I ride in formation for about 20 minutes, but they are traveling faster than I want and their bikes are incredibly loud. I can’t stand being on the receiving end of their tailpipe cacophony, so I let up and slow down. The Harley riders disappear into the mist. Ten minutes later I pass them at a scenic pullout. Connie’s stealthy purr doesn’t garner their attention as I ride by.
I’m rolling through thick fog. It’s coming up off the water and climbing the cliffs. The fog obscures the view, but riding through the damp grayness is peaceful and a little magical.
Hway-1 twists and turns like a gigantic black snake along the coast. One minute I’m climbing and the next I’m descending. I’m leaning with Connie as we glide around one curve and then another. It feels never-ending, and I love every second. I say into the echo chamber of my helmet that sometimes life is so sweet, and I continue rolling north.
I’m passing another scenic pullout about thirty minutes later, when two 20-something guys climb out of a small convertible as I approach. They are perfect visions of young masculine beauty. Thick hair, high cheek bones and strong jutting chins are the order if the day with these two. I’m thinking they might be male models when the tall one grabs the other’s hand. They look at each other and embrace. They are kissing as I ride by. I smile and wish them well as they continue with their embrace in the foggy vision of my left rear-view mirror.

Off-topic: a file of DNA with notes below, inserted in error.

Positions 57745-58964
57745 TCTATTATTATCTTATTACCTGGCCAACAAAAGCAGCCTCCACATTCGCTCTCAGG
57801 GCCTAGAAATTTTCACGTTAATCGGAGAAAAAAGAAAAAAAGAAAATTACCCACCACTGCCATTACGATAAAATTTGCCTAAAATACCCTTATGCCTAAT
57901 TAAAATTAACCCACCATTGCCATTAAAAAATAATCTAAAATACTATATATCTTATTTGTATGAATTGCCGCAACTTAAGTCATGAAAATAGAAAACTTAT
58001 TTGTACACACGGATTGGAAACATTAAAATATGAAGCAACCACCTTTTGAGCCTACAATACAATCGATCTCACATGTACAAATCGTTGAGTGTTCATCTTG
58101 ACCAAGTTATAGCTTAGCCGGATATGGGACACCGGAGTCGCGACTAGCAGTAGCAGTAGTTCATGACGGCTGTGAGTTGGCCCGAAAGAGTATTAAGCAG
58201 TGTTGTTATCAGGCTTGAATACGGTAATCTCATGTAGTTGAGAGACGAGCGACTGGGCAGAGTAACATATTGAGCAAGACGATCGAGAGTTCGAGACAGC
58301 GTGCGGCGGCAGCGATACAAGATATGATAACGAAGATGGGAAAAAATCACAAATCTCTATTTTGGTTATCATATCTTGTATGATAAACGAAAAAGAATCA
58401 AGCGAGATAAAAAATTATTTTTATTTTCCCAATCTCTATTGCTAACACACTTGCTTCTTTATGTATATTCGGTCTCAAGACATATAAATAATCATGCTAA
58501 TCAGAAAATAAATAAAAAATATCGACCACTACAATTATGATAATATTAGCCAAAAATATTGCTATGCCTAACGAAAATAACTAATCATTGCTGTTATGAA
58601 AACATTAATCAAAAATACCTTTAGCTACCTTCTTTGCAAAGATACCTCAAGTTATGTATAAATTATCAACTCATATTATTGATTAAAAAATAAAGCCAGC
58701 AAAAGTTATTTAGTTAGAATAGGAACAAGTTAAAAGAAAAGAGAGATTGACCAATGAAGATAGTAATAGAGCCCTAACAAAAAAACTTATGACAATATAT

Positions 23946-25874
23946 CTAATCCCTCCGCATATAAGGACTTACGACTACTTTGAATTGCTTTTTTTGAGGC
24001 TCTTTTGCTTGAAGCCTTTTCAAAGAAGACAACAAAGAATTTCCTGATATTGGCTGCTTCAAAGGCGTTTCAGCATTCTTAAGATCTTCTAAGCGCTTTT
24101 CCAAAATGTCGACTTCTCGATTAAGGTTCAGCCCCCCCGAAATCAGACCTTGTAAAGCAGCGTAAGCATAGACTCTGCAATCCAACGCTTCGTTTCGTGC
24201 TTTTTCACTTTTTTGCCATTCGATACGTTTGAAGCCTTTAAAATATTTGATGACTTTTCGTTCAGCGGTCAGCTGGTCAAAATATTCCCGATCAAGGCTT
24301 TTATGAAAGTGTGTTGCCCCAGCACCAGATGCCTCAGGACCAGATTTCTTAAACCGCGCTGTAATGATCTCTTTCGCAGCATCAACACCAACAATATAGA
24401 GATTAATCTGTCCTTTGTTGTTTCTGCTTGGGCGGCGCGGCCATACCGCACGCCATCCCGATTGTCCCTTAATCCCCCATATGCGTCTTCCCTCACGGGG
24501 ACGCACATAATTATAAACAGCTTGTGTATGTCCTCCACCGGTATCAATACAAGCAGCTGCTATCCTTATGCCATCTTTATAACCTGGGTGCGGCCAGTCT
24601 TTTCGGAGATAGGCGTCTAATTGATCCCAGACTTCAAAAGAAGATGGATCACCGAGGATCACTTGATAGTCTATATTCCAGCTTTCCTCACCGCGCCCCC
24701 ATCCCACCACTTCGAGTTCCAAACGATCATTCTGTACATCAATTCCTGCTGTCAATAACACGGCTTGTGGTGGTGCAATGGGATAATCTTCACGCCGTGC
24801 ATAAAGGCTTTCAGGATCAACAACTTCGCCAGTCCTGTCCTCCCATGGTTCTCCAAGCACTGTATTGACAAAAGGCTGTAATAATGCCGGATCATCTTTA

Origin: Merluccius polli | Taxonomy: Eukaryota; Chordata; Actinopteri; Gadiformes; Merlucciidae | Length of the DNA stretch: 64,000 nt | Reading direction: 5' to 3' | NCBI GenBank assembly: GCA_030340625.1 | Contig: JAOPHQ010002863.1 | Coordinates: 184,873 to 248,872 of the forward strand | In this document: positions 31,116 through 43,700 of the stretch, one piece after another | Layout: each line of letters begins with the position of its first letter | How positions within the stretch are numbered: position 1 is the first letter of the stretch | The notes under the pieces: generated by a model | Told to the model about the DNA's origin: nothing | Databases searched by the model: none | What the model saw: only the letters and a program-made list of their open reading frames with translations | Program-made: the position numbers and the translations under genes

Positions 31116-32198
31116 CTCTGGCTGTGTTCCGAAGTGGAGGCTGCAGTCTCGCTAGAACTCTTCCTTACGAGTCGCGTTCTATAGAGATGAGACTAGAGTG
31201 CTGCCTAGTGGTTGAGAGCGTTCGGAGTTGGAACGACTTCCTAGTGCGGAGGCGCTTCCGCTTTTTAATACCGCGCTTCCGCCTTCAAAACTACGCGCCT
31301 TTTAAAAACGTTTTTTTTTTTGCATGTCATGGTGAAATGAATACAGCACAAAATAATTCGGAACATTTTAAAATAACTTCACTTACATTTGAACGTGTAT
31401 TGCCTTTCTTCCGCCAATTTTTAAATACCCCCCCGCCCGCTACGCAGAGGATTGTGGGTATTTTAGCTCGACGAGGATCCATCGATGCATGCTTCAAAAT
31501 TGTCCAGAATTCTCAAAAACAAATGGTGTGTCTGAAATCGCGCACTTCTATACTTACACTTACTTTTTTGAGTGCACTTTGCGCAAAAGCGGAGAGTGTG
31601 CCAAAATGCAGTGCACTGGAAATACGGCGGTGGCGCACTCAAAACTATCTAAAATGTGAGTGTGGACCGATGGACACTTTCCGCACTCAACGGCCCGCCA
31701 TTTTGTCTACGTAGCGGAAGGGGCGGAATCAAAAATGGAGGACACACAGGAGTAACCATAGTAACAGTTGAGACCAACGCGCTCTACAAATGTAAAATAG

I think our society is reaching a turning point with gay and lesbian folks. What right do straight people have to deny love, marriage and family-life to people who love each other and are in a committed relationship?
I’m rolling and rolling through the fog. I’m the only north-bound traveler on this road, and that’s fine by me.
Further up the road a hopped-up convertible Mustang is idling at the side of the road as as I approach. The driver is a middle-age man, and he has a beautiful, young California blonde in the passenger seat. I pull over to let them pass because the last thing I need is an overly aggressive man with something to prove to his trophy wife at my six.